EXPLOREMY LIBRARY
Cars & Motorcycles
NZV8

NZV8 No 182 July 2020

NZV8 Magazine was conceived when the passionate muscle car scene was in need of an authority. Thanks to a large population of baby boomers, muscle car and V8 culture is booming in New Zealand. NZV8 is not only riding that wave, but leading the way by providing a world class magazine that features the cars, events, like the annual Beach Hop and people that make the scene so exciting. NZV8 covers an extensive range of high-performance V8-engined vehicles. Wherever the local ground shakes to the beat of a tuned eight-cylinder machine, from a drag race meeting to a car show, NZV8 is there and bringing you all the action.

Country:
New Zealand
Language:
English
Publisher:
Parkside Media
Frequency:
Monthly
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12 Issues

in this issue

3 min.
mad world

Hopefully, the title of this editorial has you singing the Mad World lyrics to yourself, as they’re quite apt given the current situation: “All around me are familiar faces / Worn out places, worn out faces / Bright and early for their daily races / Going nowhere, going nowhere”. By now, I’m sure some of you are sick of hearing the words ‘Covid-19’—and fair enough, too. Who would have thought that the world as we knew it would change so rapidly over the past few months? For us in magazine land, it meant we couldn’t print one issue, so, instead of 12 issues this year, there will be just 11. If you’re a subscriber, don’t worry, you’ll still receive the exact number of magazines you paid for, it’ll just take an…

1 min.
eight-second electric mustang

It’s called the ‘Mustang Cobra Jet 1400’—that’s 1400hp, by the way. What sets this Cobra Jet—Ford’s track-only drag racing version of the Mustang—apart from its predecessors is that you will find no monstrous V8 rumble emitted as it stages. An electric whine replaces the traditional note, powered by a fully electric heart that generates that 1400hp and sees the one-off prototype belt out a low eight-second quartermile with trap speeds of more than 170mph. The car’s been built in conjunction with Cascadia Motion, which was charged with incorporating the electric motor and inverter. It’s controlled by an AEM electric vehicle (EV) software control system, while the roll cage and chassis development came from Watson Engineering, veteran of previous Cobra Jet programmes and the Boss Mustang 302S race car. Ford is…

1 min.
true fire creator dies aged 60

Mike Lavallee made a name for himself as the pioneer of a flame-painting technique that dramatically changed the way flames were applied to cars. True Fire was Lavallee’s signature and it not only made his Killer Paint workshop an industry name across the globe but saw him spend years travelling the world to teach others how it’s done. We featured his trip to our shores back in Issue No. 121. Lavallee landed himself a role on Chip Foose’s Overhaulin’ after a chance encounter at the Seattle Roadster Show saw Mike offer to fix a scratched paint job on a displayed vehicle, which turned out to be none other than Foose’s. That appearance led to his being on Monster Garage, West Coast Choppers, Rides, Miami Ink, Rock the Boat, Hot Rod TV,…

1 min.
another blow for hsv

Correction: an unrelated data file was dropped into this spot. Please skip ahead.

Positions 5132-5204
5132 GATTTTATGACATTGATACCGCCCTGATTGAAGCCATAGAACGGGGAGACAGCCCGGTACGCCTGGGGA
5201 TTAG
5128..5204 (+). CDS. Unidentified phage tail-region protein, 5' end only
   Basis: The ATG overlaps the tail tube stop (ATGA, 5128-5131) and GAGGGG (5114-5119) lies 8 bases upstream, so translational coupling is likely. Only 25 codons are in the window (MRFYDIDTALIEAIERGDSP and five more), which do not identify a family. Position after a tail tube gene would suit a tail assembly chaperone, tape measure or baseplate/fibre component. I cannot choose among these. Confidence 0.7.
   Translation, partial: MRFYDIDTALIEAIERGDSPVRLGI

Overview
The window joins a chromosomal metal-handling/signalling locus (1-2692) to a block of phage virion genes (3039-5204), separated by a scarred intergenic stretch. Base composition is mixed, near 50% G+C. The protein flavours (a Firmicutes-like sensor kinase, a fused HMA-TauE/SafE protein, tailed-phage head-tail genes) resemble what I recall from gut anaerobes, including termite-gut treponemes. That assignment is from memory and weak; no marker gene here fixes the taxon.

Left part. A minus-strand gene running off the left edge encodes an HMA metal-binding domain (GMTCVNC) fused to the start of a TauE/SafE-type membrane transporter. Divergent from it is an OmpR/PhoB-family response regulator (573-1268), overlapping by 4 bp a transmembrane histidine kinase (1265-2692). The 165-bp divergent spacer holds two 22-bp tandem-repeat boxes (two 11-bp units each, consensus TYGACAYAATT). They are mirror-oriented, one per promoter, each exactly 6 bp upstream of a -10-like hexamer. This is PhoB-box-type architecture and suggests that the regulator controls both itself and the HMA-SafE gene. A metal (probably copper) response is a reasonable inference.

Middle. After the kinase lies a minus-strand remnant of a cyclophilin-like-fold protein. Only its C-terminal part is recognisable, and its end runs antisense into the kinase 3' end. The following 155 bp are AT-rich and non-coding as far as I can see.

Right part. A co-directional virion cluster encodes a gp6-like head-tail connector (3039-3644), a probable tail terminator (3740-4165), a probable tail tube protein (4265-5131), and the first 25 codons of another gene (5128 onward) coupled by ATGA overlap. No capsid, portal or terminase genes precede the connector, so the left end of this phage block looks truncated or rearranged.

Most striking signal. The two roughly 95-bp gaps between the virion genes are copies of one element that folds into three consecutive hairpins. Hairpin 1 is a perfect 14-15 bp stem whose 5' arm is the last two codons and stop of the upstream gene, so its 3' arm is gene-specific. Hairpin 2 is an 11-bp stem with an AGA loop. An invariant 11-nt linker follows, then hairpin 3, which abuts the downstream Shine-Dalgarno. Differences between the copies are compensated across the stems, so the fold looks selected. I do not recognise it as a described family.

As HSV, the once-soaring performance arm of now-defunct automaker Holden, scrambles to find its feet after the aforementioned closure, it has been hit by another culling of its revised offerings. Switching lanes to offer the wider GM range, HSV was forced to stop offering the Camaro 2SS model last December following orders from further up the chain; now, it’s the local right-hand-drive conversion of the high-performance Camaro ZL1 that’s on the chopping block. With no plans for the 2021 model year and beyond and question marks surrounding the long-term future of the model in the US market, it looks as though it may never return. High exchange rates and softening demand are HSV’s official reasoning, wrapping up work in the ‘sports car’ sector and focusing on its Silverado utility offering. Discussions continue…

1 min.
legend larry rathgeb passes away

With a hoard of keen engineers, a hired wheelman, and one of the wildest cars of the era, Larry Rathgeb went to Talladega and did what nobody else in the world had been able do: he cracked the 200mph mark. Fifty years later, we’ve been given news that Rathgeb will be unable to celebrate that anniversary, having succumbed to Covid-19 at the age of 90. Rathgeb started his engineering career at Chrysler, rising to the rank of lead engineer for racing development in the US by the mid ’60s. He worked closely with the teams running Chrysler products in stock car racing. Rathgeb had a role in developing the Dodge Charger Daytona, but it was an impounded stolen-recovered example that enabled him to reach his crowning achievement. A Hemi-powered Charger press car…

3 min.
mark heavey 1968 chev camaro

Hi, Mark—grouse-looking Camaro; what year is it? It’s a 1968 model, which was imported to New Zealand around 10 years ago. One of the things that jumps out, besides the bright-red paintwork, is the wheels. What are they exactly? They were actually on the car when I first got it, and, with the lowered stance, the whole thing really works well. They’re Ridler R695 Series, the rears are 20 inch and the front are 18 inch. Is this your first V8? It’s my first American car, but I have had a couple of Commodore V8s, including my current daily-driver, a 2017 SS Redline wagon. Have you always been a General Motors guy? Growing up, my dad always had Commodores that came with his job, and I have always liked the first-generation Camaros. I researched for a while…